Those preserving their image, are the ones that are the loneliest and most isolated and disconnected because they avoid, hide, mask and disguise their pain, instead of facing it.

If they would risk being vulnerable, they would be surprised to see they are not alone, and that many walking around are in the same predicament.

Life has a way of bringing us to a point where the truth reveals itself, no matter how much you try to hide behind make up, jewelry, clothes or perfume.

You can only hide for so long, before the stench of what is shattered and broken inside manifests. It’s best to address it and heal from that which is provoking you to adopt the art of disguise before it wreaks havoc upon your life.

Are you hiding behind a mask, or an image you want to portray to everyone around you? Are you playing a role, but hurting inside? Let’s talk about it in the comment section below.

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The Stigma of Shame

I have been doing a study on shame. It’s been something I have been avoiding to delve into for quite some time. Why? Well, who really wants to start digging up old doo-doo.

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Shame is one of those things you would rather just hide, ignore or bury, than have to face or look at. Shame is much more pervasive than guilt.

The stigma of shame is something humanity struggles with, if some realize it or not. We all mask it differently. God forbid we feel naked or exposed… that will only bring about more feelings of shame.

Some people think it is guilt they are feeling or struggling with, when in actuality it is shame. Shame is deeper and stems from messages you were told as a child. Shame is connected with self loathing and disgust of one self.

Those who have suffered from sexual abuse, carry the stigma of shame in its most palatable form.

So what do we do once we know that shame is pretty much controlling and navigating our existence? Well, we delve right into the abyss and unravel its mysteries.

There is a passage of Scripture that I always identified with, the story of the man with a withered hand. (Mark 3:3) This man walked around hiding his hand, until Jesus who had compassion, healed him on the Sabbath. He told him to stretch forth his hand and he was instantly healed.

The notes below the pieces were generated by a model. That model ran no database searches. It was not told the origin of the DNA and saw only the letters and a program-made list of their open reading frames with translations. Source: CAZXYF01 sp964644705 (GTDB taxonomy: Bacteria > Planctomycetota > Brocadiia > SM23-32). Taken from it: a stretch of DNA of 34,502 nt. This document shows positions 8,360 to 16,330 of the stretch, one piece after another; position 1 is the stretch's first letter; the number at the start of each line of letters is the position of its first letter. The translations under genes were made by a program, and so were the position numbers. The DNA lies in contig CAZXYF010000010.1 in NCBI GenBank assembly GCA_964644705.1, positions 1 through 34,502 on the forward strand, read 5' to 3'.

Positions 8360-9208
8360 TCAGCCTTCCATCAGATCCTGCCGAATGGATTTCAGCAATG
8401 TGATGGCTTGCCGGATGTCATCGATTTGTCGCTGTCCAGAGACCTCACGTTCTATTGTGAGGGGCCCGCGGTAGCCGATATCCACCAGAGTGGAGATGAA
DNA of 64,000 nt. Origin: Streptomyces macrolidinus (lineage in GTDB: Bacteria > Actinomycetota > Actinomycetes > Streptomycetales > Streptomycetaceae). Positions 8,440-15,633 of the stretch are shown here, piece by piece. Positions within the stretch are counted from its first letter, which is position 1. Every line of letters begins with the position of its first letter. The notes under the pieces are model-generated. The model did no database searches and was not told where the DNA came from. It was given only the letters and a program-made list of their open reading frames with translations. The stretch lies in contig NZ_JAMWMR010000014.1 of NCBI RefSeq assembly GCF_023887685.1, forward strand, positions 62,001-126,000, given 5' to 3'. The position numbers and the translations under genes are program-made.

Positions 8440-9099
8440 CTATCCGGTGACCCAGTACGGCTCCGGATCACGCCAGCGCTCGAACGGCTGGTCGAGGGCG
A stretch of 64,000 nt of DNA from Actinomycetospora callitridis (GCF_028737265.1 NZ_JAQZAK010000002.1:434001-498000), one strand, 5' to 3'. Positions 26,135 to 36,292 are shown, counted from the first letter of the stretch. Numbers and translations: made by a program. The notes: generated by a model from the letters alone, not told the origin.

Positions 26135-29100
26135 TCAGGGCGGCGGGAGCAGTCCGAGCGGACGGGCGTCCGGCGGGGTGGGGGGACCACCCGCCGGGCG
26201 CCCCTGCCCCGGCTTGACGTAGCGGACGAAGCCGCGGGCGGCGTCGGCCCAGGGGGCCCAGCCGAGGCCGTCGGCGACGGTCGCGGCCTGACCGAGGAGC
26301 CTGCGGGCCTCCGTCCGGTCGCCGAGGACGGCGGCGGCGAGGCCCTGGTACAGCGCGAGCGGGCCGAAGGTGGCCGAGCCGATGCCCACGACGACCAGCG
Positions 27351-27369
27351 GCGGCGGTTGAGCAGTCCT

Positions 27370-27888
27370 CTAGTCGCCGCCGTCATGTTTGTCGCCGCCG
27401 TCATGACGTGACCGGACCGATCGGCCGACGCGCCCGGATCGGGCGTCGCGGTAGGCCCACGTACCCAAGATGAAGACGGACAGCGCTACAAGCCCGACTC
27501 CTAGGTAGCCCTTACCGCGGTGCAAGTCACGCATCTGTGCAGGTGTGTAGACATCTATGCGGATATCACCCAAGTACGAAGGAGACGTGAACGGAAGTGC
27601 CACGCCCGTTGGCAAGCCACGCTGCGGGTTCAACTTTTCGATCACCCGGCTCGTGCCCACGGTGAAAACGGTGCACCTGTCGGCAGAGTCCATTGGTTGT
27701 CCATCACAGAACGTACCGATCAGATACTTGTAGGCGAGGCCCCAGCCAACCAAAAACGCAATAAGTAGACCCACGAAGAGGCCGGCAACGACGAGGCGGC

Sometimes we have to risk exposure in order to heal. Yes, it is humiliating at first, just as it was for the man with the shriveled hand. He had to expose it in front of everyone in the Synagogue. He had to demonstrate courage to overcome his shame and allow Jesus to heal him.

It’s sort of like the pus of an infection, if you keep covering it, it will only get worse. You have to expose and clean it, in order for it to heal. Same applies to the inner infection of shame.

If you struggle with shame, know that you aren’t alone. If you desire to heal, then you must be willing to risk and face the Goliath in your life. Once you do, you will experience freedom. This is something I’m striving for and want in my life.

Do you struggle from shame? When was  your earliest recollection?

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Do What Jesus Did by Robby Dawkins

Publisher: Chosen Books
ISBN-10: 0800795571
ISBN-13: 978-0800795573
Price: $14.99
Purchase: Amazon | CBD | BN

 

 

 

 

 

 

 

Description

Don’t get stuck at asking “What would Jesus do?” Be equipped to do it.

Chicagoland pastor Robby Dawkins hadn’t moved past that question either–until he discovered that the miraculous things Jesus did during His lifetime are not just history. They’re today’s reality. When he started living the way Jesus did, he started living life, as he says, straight out of a superhero movie.